Home Depot has asked the U.S. Supreme Court to take up its challenge of a $2.67 billion settlement in antitrust litigation targeting Blue Cross Blue Shield, saying the deal immunizes activity that hurts competition.

  • March 29, 2024

    Dem Cites 'Secret' Report Against Ticketmaster 'Rebates'

    A major congressional critic of Live Nation Entertainment Inc. and Ticketmaster highlighted an expert report from a long-running lawsuit as further proof of the ticketing juggernauts' "rampant, corrupt and abusive practices," although assertions that the report was secret and only newly unearthed may be overblown.

  • March 29, 2024

    'Antiquated' Doctrine Can't Cut Burford Unit From Turkey Suit

    An Illinois federal judge has refused to block a Burford Capital investment unit from pursuing price-fixing allegations in a consolidated case against major turkey producers, saying federal law largely no longer recognizes the "antiquated" doctrine the producers cited to invalidate the claim.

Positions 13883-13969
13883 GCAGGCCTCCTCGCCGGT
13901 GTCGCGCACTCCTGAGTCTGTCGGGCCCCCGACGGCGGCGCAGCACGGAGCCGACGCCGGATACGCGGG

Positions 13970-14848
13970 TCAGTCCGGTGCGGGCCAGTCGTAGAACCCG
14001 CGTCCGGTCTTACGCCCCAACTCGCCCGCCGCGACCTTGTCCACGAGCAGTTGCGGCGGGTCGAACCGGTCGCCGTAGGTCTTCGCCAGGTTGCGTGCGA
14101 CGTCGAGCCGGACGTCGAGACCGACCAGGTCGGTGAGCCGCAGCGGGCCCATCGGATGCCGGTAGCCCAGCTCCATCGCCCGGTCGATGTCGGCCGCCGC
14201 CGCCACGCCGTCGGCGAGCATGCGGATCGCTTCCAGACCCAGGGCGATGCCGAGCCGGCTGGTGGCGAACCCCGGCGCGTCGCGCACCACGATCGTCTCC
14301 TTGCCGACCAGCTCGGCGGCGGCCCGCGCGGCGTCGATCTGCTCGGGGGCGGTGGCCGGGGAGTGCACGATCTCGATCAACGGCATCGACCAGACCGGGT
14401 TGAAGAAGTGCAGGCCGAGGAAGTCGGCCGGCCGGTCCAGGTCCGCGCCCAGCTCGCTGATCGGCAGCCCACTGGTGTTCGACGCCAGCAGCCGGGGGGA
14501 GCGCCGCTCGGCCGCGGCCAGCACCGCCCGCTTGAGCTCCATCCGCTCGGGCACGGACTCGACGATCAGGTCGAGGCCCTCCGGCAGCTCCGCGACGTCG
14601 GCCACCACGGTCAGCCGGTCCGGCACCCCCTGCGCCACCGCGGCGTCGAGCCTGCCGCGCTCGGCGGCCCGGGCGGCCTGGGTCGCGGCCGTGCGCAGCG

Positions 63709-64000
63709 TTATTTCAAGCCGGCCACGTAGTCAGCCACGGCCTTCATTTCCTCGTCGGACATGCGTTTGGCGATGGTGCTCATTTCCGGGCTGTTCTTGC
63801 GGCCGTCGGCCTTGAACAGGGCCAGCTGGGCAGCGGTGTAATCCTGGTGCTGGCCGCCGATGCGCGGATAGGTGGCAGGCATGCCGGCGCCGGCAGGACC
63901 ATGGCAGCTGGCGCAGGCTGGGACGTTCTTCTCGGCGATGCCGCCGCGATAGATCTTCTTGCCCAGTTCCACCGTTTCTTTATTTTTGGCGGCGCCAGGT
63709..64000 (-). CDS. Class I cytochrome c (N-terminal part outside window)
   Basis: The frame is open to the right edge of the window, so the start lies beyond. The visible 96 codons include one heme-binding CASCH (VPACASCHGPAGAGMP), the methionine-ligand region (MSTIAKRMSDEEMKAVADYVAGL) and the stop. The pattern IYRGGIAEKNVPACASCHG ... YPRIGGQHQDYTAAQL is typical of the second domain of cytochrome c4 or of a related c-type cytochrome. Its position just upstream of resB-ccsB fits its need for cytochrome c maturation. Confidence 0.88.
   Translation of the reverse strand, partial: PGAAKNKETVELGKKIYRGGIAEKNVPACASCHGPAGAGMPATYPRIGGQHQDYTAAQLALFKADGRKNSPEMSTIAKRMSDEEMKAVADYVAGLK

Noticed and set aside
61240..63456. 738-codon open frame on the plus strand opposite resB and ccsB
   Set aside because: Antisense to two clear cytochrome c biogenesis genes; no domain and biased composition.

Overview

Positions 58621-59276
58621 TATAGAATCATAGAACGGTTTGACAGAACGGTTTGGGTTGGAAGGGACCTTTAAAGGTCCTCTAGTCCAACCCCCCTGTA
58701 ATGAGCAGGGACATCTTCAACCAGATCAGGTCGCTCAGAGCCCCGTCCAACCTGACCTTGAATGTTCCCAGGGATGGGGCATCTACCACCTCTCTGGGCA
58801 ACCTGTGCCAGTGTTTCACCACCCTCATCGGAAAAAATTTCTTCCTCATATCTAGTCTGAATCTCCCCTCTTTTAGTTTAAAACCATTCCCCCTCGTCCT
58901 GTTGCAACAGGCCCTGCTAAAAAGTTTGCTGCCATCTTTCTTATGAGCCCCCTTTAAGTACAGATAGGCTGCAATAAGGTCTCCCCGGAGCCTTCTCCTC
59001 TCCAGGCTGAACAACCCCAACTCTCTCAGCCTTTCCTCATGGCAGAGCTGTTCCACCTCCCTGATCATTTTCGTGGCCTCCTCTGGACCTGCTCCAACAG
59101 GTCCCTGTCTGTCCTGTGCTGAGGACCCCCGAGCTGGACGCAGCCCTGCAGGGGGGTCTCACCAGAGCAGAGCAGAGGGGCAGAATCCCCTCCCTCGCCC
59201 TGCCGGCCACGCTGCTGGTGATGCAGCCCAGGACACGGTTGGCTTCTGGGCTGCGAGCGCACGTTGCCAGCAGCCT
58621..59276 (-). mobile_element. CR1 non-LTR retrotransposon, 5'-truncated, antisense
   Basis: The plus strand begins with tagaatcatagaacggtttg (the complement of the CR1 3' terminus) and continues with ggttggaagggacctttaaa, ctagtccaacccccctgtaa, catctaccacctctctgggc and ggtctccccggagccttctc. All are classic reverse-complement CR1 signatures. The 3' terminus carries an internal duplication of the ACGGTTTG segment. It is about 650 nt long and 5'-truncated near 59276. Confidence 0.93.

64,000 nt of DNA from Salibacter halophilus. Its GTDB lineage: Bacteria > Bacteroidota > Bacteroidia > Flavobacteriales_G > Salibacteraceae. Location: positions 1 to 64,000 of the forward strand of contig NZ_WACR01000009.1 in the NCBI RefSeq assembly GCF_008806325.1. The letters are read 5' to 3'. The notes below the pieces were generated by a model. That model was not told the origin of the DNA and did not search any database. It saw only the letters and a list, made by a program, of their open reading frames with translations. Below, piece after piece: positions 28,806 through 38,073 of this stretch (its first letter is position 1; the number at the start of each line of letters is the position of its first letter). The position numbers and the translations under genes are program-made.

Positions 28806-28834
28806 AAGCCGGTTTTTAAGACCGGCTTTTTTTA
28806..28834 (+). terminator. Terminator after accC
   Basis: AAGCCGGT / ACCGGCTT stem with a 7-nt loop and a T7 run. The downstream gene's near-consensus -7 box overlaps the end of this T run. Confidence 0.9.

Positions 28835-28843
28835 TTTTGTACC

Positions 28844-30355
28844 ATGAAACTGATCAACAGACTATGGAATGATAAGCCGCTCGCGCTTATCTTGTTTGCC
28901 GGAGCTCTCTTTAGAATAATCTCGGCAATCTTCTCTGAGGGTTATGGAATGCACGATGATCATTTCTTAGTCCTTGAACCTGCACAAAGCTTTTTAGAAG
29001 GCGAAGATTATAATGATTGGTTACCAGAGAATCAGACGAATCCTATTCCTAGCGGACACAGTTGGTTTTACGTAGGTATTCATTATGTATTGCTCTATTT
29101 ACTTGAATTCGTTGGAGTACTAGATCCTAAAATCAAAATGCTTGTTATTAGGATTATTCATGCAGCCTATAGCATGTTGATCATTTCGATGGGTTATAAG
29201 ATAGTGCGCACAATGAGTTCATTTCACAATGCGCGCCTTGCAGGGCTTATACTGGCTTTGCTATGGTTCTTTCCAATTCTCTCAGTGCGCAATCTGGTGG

• March 29, 2024

    Trojan Battery Co. Gets $2.6M Win In TM Row

    A Texas federal judge has sided with Trojan Battery Co. in its trademark infringement and unfair competition case against Trojan EV LLC and Golf Carts of Cypress LLC, ordering a permanent injunction and an award of millions of dollars.

  • March 29, 2024

    Attys Dodge Sanctions Over Microsoft Word Error, Judge Rules

    An error in an attorney's Microsoft Word settings made sanctions against two firms for filing oversized briefs while representing High 5 Games in a consumer protection class action unnecessary, a Washington federal judge ruled Thursday.

  • March 29, 2024

    Lowe's Lies 'Destroyed' Vendor's Business, NC Suit Says

    A home accents company alleged that Lowe's sought to "destroy" it with "bogus" complaints about product quality and the business' financial health, costing it tens of millions of dollars while usurping its business model.